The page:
Debating the Pleistocene Is No Overkill

Here’s a chart about the Pleistocene Overkill Hypothesis that I found on this blog:

extinctionchart

Fig. 1. Summary of the numbers of megafaunal genera that went extinct on each continent (Table 1), the strength of the extinction chronology, and a comparison of the timing of extinction with the timing of human arrival and late Pleistocene climatic change. Extinction timing for individual genera was judged as robust or provisional based on previous publications that evaluated quality of dates. Sources are as follows: Europe (3, 14, 47), Siberia (48), North America (11, 29, 46, 57), and Australia (4, 7). For humans, the date is the earliest generally accepted arrival of Homo sapiens sapiens; pre-sapiens hominins were present in Eurasia and Africa much earlier.

To me, the debate over the Overkill Hypothesis matters because it’s so often used as a justification for current destruction—as if to say: “See, ancient people caused mass extinctions, too!” in order to cover for our culture’s current clip, which last time I checked is 200 species a day. The debate also has implications on the rewilding movement. I’m not sure that rewilding is 100% ethical, but it’s sure as hell a lot more ethical than industrial capitalism.

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Reading Nietzsche: Atheist Ghost

In “The ghost at the atheist feast: was Nietzsche right about religion?” John Gray reviews The Age of Nothing by Peter Watson and Culture and the Death of God by Terry Eagleton. Gray concludes that both Nietzsche and his intellectual descendants suffer from an internal contradiction: a tension between whimsy, mystery, and moral liberty on one hand, and the scientific method, the rule of parsimony, and cosmic determinism on the other. Also, people still believe in god, so he’s not, as Nietzsche so famously announced, kaput:

Was Nietzsche right in thinking that God is dead? Is it truly the case that – as the German sociologist Max Weber, who was strongly influenced by Nietzsche, believed – the modern world has lost the capacity for myth and mystery as a result of the rise of capitalism and secularisation? Or is it only the forms of enchantment that have changed? Importantly, it wasn’t only the Christian God that Nietzsche was talking about. He meant any kind of transcendence, in whatever form it might appear. In this sense, Nietzsche was simply wrong. The era of “the death of God” was a search for transcendence outside religion. Myths of world revolution and salvation through science continued the meaning-giving role of transcendental religion, as did Nietzsche’s own myth of the Superman.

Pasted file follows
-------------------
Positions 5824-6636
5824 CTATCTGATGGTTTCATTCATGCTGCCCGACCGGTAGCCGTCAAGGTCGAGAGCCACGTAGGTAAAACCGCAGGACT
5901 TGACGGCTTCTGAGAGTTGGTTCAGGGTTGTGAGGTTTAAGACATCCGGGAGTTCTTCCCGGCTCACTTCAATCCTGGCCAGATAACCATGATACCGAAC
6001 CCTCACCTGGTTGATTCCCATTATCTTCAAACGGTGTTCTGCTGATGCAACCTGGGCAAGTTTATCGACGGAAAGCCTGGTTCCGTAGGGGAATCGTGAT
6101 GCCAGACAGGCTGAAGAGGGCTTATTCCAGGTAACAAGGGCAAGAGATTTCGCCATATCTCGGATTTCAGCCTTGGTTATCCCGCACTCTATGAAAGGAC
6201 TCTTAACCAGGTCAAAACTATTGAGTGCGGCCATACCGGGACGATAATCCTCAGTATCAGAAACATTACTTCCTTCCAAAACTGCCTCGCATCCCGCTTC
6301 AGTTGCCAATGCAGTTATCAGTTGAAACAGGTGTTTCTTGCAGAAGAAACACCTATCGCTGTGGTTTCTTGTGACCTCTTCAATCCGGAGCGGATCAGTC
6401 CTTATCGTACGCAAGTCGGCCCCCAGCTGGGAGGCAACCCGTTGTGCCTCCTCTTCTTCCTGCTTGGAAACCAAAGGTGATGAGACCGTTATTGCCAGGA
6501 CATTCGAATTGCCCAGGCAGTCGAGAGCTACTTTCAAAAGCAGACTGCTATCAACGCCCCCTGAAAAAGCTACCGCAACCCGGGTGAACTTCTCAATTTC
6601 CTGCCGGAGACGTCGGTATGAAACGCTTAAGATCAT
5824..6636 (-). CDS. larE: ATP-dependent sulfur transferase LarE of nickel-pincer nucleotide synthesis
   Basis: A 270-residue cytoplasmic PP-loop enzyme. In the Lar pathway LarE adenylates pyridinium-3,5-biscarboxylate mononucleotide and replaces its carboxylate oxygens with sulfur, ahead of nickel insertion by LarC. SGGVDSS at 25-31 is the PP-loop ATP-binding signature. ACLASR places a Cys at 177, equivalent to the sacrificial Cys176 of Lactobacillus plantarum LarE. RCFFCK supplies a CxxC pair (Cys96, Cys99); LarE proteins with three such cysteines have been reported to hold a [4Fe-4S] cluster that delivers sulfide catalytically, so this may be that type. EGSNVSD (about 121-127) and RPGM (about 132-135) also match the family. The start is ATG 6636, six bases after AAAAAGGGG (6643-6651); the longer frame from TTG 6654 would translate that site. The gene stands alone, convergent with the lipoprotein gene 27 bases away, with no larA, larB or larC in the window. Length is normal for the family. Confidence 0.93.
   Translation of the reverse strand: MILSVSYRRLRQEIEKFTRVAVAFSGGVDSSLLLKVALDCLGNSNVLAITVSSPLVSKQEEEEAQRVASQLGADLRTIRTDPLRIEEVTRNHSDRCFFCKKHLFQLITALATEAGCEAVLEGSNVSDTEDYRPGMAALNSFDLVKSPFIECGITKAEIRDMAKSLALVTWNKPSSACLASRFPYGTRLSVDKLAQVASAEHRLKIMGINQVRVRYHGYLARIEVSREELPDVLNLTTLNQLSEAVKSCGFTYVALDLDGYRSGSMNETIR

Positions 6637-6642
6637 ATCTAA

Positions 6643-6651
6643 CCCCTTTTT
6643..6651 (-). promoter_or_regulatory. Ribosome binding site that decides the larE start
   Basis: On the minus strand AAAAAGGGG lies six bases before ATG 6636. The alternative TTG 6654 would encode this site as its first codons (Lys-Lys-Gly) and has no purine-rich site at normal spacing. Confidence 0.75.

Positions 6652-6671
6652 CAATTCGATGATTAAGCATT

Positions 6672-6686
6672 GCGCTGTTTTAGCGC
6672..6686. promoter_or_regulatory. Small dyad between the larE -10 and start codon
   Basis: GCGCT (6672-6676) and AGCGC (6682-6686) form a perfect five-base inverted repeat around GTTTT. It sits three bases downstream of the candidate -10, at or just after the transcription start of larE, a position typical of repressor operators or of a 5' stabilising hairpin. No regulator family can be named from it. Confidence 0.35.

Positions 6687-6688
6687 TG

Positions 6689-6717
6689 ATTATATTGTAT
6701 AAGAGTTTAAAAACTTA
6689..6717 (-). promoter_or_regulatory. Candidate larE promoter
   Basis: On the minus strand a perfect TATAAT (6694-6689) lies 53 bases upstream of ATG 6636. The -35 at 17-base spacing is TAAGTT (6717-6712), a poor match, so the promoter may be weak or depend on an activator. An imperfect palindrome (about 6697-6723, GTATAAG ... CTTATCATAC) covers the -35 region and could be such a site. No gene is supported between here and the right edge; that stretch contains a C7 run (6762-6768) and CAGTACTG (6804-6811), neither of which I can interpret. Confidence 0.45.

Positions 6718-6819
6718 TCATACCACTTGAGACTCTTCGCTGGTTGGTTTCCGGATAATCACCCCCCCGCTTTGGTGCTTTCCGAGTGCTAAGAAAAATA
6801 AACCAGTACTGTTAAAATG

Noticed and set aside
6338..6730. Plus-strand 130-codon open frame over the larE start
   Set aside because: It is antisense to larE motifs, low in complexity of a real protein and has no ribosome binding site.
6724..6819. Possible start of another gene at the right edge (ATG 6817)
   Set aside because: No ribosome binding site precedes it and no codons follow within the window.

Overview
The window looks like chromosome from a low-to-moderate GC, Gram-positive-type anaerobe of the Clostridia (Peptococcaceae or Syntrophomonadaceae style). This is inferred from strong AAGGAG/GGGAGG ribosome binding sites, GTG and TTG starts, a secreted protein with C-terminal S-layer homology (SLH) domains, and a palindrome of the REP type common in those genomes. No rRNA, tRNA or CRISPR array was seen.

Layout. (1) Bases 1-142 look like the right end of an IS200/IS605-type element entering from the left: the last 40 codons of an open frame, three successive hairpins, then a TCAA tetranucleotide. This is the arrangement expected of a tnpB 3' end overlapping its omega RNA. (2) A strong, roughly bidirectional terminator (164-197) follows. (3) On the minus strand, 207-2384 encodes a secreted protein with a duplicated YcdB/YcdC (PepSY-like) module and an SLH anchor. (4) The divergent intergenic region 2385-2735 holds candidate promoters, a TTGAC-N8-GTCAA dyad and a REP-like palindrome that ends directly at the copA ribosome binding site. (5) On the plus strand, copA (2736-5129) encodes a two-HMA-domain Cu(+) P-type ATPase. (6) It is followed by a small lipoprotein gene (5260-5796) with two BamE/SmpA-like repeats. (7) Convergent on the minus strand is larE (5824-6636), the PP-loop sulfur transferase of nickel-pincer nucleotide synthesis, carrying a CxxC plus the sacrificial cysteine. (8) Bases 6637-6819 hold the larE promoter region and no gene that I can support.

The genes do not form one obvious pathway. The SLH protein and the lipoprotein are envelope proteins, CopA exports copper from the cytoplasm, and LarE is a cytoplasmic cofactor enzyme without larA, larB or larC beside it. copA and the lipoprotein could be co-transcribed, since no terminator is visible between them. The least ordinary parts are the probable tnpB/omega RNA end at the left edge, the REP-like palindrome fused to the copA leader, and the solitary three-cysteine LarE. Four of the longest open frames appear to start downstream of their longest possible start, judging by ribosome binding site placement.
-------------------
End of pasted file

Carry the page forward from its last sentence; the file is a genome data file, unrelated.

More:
Reared on a Christian hope of redemption (he was, after all, the son of a Lutheran minister), Nietzsche was unable, finally, to accept a tragic sense of life of the kind he tried to retrieve in his early work. Yet his critique of liberal rationalism remains as forceful as ever. As he argued with masterful irony, the belief that the world can be made fully intelligible is an article of faith: a metaphysical wager, rather than a premise of rational inquiry. It is a thought our pious unbelievers are unwilling to allow. The pivotal modern critic of religion, Friedrich Nietzsche will continue to be the ghost at the atheist feast.

Now, this selection doesn’t necessarily encapsulate Gray’s argument (how could it? I suggest reading the rest of the article), but it gives me more than enough fodder for critique. For one, “superman” is not the correct translation of Übermensch, as was pointed out by Nietzsche anthologist and translator Walter Kaufman (as I’ve previously written about here):

Shaw has popularized the ironic word “superman,” which has since become associated with Nietzsche and the comics without ever losing its sarcastic tinge. In the present translation the older term, “overman,” has been reinstated: it may help to bring out the close relation between Nietzsche’s conceptions of the overman and self-overcoming, and to recapture something of its rhapsodical play on the words “over” and “under,” particularly marked throughout the Prologue. Of the many “under” words, the German untergehen poses the greatest problem for translation: it is the ordinary word for the setting of the sun, and it also means “to perish”; but Nietzsche almost always uses it with the accent on “under”—either by way of echoing another “under” in the same sentence or, more often, by way of contrast with an “over” word, usually overman….

Secondly, why must we choose between the scientific method and a sense of wonder about the world? This straw-man choice has always been the false dichotomy of the critique of the “New Atheists.” As the now tired argument goes: one either has to enjoy the mystery of natural phenomena, or reduce it to rubble through explaining it scientifically. But why is the scientific explanation considered rubble? To me, if anything, the scientific explanation of something only increases the level of fascination about it, i.e. makes the natural world more (literally) wonderful. As Richard Dawkins and others have correctly pointed out, it’s the god explanation (if we can call it that) that’s boring; scientific explanations, by contrast, highlight the rarity, special-ness, and bind-boggling complexity of the universe in which we live.